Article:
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Jumbo Yarn: How To join your ends

One of the best things about Jumbo Yarn is that you don't have to weave in ends! Hooray! Sure, there is a tiny bit of sewing if you want a professional looking finish, but that's ok. If you don't, you can knot the ends together (which is especially good on pillows because you can hide the knot on the inside!) Get your ends and squish them about a bit so they are a uniform shape. Trim off any threads from the ends. Grab a sewing needle and thread in a shade matching your yarn, and tie a knot in the end. I like to use Gutermann thread, as it is strong and comes in a huge range of colours! Insert...

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HOW TO: Knit your own Jumbo Hottie

I think there is nothing better than snuggling up with a hot water bottle when the weather is chilly, or  you have achey sore muscles giving you strife. This super chunky knitted hot water bottle cover is perfect for jazzing up a boring rubber bottle. Want to whip up your own? Keep reading below! Materials: 25mm circular knitting needles 1ball of KNIT SAFARI Jumbo Yarn a standard hot water bottle - I got mine from Amazon, but you could try your local hardware store or supermarket Techniques: Figure 8 cast on circular knitting Tension: 3 stitches x 4 rows = 10cm/4" square for Knit stitch Measurements: Approximately 20cm wide and 35cm long Instructions: Cast on 12 stitches using a Figure 8 cast on, or...

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HOW TO: Knit your own Jumbo Cushion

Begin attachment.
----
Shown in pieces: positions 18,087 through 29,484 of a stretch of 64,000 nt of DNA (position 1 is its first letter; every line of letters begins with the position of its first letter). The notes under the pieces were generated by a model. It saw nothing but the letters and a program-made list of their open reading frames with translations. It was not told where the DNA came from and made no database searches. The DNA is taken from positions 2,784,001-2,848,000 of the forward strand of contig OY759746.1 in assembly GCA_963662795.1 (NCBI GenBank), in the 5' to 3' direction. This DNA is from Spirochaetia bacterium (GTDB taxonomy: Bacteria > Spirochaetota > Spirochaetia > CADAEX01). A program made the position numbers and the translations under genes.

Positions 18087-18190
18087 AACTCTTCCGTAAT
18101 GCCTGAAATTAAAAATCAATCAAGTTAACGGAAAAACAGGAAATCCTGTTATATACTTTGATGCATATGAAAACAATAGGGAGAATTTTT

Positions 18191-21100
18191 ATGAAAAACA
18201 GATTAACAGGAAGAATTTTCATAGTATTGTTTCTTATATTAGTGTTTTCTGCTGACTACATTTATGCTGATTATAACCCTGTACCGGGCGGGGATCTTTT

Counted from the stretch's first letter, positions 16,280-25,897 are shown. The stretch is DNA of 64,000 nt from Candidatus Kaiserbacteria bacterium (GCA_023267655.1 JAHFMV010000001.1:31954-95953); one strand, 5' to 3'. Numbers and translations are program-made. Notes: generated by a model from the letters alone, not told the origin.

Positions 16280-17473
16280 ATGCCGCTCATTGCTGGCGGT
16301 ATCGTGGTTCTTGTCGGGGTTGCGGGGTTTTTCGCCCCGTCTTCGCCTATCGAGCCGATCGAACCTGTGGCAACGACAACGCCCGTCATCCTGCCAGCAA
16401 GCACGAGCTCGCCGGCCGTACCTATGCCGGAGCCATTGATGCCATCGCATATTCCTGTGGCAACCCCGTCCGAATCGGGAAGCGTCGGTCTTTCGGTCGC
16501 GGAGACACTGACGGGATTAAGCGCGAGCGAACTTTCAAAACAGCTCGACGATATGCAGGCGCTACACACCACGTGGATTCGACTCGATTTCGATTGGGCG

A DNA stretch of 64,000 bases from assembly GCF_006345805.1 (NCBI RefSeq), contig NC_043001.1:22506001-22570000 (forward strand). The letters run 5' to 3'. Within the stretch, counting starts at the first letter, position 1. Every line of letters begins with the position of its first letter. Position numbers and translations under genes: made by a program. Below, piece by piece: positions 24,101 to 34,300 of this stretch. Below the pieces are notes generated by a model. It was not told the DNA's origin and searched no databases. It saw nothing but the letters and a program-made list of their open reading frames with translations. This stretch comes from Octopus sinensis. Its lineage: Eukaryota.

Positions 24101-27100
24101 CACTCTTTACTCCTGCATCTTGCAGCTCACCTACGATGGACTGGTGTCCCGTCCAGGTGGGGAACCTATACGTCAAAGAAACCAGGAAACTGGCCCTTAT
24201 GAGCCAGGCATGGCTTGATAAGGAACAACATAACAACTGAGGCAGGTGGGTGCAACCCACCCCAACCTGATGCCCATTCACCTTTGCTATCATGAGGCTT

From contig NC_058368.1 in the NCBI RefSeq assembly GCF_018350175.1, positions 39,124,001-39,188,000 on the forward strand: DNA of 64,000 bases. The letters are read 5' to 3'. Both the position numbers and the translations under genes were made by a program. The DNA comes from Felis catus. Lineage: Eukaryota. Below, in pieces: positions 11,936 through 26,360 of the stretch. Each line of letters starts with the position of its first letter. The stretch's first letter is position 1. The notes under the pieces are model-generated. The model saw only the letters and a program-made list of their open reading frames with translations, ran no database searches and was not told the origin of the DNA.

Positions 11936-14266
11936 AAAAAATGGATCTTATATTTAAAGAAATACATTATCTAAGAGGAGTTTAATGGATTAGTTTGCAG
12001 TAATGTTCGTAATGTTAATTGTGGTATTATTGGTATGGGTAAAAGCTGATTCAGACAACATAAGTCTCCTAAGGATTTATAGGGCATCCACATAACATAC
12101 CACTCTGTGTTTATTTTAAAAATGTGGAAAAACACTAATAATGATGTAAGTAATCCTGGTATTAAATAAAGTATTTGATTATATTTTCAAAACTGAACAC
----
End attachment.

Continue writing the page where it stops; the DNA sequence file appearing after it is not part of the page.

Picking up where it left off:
Want touch of extreme knitting to your home? This Jumbo Yarn round cushion is super fun to knit and you can whip it up in under 30 minutes! Keep reading below to make your own. Materials: 25mm circular knitting needles 1 ball of KNIT SAFARI Jumbo Yarn a round cushion insert, approximately 30cm in diameter Techniques: circular knitting Tension: 3 stitches x 4 rows = 10cm/4" square for Knit stitch Measurements: Approximately 30cm in diameter Instructions: Cast on 6 stitches, and join in the round, taking care not to twist your cast on edge. Place stitch marker. *Knit 1, increase 1*, repeating the section in between the stars to the end of the round. (12 stitches) Repeat Step 2. (24 stitches) Knit 3...

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Extreme Knitting: an alternative to Merino Roving

There is no doubt that extreme knitting has revolutionised the knitting world, with hundreds and thousands of photos on Instagram and Pinterest just making it even more desirable. The trouble is, the process of knitting with merino roving is long and time consuming. First you need to source your giant bump of merino, knit it up into a blanket, then painstakingly hand felt the knitted strands to strengthen the fibres, before letting it dry out properly. Without the felting process, the huge weight of the unbelted blanket can make the fibres stretch, split and eventually break. And if you don't like using animal fibres? Well you are stuck.There are amazing crafters and knitters out there doing fabulous things with ethically...

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Crochet your own Sparkly Fishnet Socks

Last week, I posted the pattern to my knitted fishnet socks, and promised a crochet version for all the crocheters out there. The first half of this sock zoomed by, and I was super excited - it was looking fishnetty and was such bliss to crochet. Then I got to the hem and got stuck for 4 days... the lurex just was not stretch enough to get over my instep and heel, or was too loose and floppy around my ankle. I tried working a front post/back post mock rib, but that was a failure too. I rummaged through my craft supplies and found some black lingerie elastic, and finally had a good solution! (Next time I'll splurge on some matching...

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